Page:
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Iím talking about romantic love. Iím talking about sex. Marvin didnít see sex as just sex. It

was some mystic-type thing to him. . . .  In performing the cherished anthem in the way he

did . . . Marvin was stripping the song . . . . performing it as though it were a seduction song.

 

 

Marvin Gaye CDs

What's Going On / Every Great Motown Hit of Marvin Gaye / Let's Get It On / I Want You / Gold

Trouble Man / The Best of Marvin Gaye  / Here, My Dear / The Master: 1961-1984 (Motown, 1995)

DVDs

Real Thing / What's Going On / Behind the Legend  /  Live in Montreux  /  Live in Belgium

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Marvin Gaye and "The Star Spangled Banner"

By Mtume ya Salaam

Live Performance at the NBA All-Star Game (1983)
video of the performance

 

This three-way conversation between me, Kalamu, and my sister Kiini (who is also a writer) started when Kiini sent the two of us this link. Itís Thomas Dolby (of ďShe Blinded Me With ScienceĒ fame) talking about how he was reduced to tears when he finally got to witness Marvin Gayeís performance of ďThe Star-Spangled Banner To fully understand what weíre talking about and what weíre reacting to, itís probably best to click the link and read Dolbyís original comments. And, while youíre at it, check out this video of the performance.

Briefly though, back in the mid-Eighties, Dolby got the opportunity to perform ďThe Star-Spangled BannerĒ with Stevie Wonder. As the two artists tried to come up with a new way to perform the National Anthem, Stevie played and sang Marvinís version for Dolby. Dolby was very impressed by both Marvinís arrangement and Stevieís replaying of it, but he was even more effected by Stevieís comment about the aftermath of Marvinís performance: that Marvin never appeared on network television again.

Kiini forwarded Kalamu and me the link, along with these comments:

I donít even really know what to say about it. To me it was a very personal rendition of the song. Itís like he just made it this really intimate internal narrative and the audience was something of a formality (as it seemed to me).

The bombs bursting in air turned into a really hot night way back when. It just felt like a wistful, melancholy, profound reminiscing.

If anyone took issue with it, I would imagine it was b/c it wasnít bombs bursting in air as in dominance and the grand greatness of nationhood. It didnít uphold the blood-thirsty, God-on-our-side patriotism that the song is supposed to unleash.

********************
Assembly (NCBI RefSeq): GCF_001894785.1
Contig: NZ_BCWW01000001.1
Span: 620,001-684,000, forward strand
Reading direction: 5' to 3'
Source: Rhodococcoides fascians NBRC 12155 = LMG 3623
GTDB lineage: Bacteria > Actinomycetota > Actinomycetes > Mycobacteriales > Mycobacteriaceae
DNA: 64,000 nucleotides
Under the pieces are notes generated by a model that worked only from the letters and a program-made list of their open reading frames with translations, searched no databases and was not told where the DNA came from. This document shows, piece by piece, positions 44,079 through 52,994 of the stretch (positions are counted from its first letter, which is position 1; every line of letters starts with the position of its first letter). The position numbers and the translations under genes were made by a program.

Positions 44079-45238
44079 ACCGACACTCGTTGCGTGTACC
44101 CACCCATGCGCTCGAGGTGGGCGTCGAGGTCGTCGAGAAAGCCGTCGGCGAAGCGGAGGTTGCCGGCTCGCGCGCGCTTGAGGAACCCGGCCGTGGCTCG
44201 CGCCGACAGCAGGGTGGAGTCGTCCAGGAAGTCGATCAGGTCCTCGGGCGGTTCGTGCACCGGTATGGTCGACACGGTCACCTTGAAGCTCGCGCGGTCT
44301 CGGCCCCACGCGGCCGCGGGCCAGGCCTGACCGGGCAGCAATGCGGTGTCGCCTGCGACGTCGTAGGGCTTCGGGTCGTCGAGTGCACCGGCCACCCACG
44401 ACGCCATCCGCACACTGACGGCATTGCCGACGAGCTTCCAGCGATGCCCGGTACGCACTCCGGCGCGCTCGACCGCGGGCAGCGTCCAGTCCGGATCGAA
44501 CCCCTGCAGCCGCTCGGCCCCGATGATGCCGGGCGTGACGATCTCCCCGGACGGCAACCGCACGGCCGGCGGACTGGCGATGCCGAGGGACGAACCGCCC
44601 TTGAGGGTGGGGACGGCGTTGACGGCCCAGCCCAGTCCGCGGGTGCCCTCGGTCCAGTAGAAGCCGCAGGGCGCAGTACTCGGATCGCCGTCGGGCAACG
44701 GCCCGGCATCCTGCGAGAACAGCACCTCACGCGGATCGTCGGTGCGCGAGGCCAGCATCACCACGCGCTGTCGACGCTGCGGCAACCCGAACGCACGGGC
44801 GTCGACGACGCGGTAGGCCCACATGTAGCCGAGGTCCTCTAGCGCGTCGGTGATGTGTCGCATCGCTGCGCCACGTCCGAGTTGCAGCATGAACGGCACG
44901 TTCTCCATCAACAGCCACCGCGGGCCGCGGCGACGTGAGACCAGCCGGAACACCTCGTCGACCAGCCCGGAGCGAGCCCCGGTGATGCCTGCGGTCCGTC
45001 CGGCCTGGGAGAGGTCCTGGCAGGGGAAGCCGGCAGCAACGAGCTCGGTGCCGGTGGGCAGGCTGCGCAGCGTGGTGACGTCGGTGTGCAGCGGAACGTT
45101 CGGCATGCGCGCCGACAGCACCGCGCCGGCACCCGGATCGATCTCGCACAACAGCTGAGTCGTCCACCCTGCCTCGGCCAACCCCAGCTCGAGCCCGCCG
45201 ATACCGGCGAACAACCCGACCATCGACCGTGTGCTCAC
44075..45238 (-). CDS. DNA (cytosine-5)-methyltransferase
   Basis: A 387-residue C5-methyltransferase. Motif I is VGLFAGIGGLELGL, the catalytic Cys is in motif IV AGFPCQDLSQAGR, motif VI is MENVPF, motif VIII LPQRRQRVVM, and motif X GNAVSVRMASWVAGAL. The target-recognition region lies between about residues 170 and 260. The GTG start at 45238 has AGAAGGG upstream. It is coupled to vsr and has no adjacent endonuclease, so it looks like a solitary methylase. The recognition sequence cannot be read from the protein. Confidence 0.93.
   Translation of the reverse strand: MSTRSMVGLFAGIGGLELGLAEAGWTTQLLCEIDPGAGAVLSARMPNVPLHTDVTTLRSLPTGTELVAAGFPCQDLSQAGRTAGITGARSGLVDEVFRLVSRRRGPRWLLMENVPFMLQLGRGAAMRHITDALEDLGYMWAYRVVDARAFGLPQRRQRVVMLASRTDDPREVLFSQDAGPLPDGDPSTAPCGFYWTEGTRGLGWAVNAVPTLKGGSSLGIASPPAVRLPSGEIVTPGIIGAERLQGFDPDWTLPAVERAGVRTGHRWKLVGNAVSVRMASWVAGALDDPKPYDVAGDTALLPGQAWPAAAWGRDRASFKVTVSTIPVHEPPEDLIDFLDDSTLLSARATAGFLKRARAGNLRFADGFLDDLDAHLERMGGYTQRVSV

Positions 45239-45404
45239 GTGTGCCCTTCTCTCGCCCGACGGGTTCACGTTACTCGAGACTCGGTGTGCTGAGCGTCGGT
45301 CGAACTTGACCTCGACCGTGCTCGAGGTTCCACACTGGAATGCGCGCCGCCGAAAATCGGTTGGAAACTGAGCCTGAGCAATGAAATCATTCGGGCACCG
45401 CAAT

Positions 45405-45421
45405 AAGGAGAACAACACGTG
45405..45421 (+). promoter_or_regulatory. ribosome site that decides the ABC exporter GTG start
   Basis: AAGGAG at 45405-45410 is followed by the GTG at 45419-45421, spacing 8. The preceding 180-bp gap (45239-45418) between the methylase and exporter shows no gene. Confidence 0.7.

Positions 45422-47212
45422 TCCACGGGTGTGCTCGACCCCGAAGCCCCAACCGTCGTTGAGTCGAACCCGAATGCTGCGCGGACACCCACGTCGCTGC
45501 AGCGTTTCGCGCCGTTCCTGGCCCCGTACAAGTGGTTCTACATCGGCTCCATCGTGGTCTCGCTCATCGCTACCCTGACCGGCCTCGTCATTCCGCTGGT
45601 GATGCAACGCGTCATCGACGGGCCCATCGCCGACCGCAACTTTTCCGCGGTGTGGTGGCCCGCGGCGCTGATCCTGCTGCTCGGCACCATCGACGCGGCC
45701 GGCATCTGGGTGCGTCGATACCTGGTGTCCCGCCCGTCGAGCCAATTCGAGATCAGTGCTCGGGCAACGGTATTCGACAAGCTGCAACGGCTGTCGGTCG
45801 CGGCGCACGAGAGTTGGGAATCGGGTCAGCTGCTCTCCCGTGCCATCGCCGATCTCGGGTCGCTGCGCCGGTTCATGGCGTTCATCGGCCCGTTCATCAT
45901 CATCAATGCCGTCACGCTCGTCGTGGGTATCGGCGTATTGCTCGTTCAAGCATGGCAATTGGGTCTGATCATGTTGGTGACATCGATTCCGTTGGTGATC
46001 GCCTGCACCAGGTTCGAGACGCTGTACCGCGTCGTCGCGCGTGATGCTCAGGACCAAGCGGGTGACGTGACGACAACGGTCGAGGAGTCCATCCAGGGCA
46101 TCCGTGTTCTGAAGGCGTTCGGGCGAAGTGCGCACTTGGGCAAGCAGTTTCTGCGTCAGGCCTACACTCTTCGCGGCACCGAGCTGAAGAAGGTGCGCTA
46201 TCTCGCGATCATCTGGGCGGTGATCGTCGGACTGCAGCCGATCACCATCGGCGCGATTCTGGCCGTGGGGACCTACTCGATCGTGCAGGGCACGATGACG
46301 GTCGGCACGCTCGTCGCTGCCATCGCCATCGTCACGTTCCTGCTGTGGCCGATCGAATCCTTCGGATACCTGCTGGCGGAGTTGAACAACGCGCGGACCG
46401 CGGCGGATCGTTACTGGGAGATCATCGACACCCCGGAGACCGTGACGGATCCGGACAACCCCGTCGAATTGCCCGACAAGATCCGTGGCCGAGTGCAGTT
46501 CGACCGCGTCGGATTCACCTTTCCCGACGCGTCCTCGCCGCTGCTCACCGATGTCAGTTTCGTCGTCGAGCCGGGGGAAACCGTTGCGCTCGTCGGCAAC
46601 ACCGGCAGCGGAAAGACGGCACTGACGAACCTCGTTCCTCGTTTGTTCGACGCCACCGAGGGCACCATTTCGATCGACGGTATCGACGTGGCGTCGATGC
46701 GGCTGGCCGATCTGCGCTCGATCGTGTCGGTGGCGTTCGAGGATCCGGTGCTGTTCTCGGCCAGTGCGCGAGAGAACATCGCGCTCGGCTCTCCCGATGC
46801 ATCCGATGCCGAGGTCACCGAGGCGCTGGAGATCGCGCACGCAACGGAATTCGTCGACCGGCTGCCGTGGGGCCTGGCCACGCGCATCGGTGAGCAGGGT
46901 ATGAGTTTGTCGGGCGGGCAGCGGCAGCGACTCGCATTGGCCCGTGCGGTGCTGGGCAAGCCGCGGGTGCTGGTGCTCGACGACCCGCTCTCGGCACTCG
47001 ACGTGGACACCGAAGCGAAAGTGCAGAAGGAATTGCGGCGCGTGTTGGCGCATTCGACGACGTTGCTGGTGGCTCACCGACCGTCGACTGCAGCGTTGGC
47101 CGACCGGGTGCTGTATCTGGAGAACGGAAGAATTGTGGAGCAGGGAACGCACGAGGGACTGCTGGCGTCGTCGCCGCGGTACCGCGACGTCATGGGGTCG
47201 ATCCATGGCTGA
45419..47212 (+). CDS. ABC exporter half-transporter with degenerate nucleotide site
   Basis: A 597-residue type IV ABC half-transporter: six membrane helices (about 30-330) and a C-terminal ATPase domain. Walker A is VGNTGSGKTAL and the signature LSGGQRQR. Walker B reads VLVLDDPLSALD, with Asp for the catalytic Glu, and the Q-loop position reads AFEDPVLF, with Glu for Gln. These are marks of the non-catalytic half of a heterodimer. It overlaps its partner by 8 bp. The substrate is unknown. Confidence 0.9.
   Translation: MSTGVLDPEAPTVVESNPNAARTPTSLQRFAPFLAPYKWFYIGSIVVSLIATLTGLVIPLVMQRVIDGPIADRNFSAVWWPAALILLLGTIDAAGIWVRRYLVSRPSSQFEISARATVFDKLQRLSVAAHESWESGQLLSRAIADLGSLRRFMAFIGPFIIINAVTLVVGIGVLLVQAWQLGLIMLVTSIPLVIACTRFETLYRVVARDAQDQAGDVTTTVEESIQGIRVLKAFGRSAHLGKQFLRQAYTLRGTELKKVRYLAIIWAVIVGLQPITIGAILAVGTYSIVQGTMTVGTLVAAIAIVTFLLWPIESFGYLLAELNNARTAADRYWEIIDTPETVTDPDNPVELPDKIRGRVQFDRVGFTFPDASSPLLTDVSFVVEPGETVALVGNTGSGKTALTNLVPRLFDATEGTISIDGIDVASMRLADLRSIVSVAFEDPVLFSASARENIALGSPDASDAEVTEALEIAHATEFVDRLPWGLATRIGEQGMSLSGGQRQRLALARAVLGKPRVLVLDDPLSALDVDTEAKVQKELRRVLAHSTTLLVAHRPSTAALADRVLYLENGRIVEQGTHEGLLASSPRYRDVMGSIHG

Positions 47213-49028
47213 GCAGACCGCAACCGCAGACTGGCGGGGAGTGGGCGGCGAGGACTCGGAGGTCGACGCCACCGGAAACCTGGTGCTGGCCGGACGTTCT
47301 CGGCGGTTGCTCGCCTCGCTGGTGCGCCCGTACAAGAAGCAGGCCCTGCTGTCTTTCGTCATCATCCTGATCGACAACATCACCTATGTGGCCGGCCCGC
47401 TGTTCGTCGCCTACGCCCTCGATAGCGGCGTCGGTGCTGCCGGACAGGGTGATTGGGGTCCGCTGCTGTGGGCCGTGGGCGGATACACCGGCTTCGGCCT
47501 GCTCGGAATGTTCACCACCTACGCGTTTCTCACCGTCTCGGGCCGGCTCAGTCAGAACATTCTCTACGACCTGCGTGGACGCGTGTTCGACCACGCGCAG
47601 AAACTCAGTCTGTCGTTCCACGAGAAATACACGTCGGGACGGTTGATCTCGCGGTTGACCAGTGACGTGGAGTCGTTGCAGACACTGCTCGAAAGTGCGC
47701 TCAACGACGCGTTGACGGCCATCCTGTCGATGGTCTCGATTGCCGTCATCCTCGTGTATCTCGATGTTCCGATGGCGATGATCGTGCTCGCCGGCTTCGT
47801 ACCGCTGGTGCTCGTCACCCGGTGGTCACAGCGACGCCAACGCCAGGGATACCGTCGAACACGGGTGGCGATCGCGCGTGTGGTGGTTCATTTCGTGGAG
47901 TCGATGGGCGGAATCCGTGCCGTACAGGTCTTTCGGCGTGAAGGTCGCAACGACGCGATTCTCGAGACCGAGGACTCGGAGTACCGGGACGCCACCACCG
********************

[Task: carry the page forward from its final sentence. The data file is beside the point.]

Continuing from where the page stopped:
What do yíall hear in it?

Kalamu responded:

Thanks. I knew about it and dimly recall (probably) hearing it, but checking it out on this clip made it clear to me Ė the mainstream will never ever let us transform America as is into the America that proclaims itself to be . . . Langston Hughes peeped this a long time ago with a poem about ďlet America be America again, an America that never was . . .Ē

Marvin was obviously a master at channeling rich emotions thru the eye of the popular American-idiom needle . . .  There is no version of the national anthem that I know of that even comes close to this one . . .

Given that Marvin Gaye is my all-time favorite singer and given that Iím overly fond of running my mouth, I of course had lots to say on the subject. To whit:

Exactly, Kiini. Your description is excellent. It was almost like Marvin used the lyrics and the public context of the song as raw material for something else he wanted to express, something about sensuality and love. . . . Marvin had an almost mystic belief in the power of love. And of course I donít mean love in the sense that people like Gandhi or Jesus or King meant it in (although Iím sure Marvin wouldíve been for that as well). Iím talking about romantic love. Iím talking about sex. Marvin didnít see sex as just sex. It was some mystic-type thing to him. . . .  In performing the cherished anthem in the way he did Ė the anthem for which weíre supposed to remove our hats, stand, and place our right hand over our heartsóMarvin was stripping the song of its patriotism, its bloodlust, its proto-nationalist fervor. He was performing it as though it were a seduction song.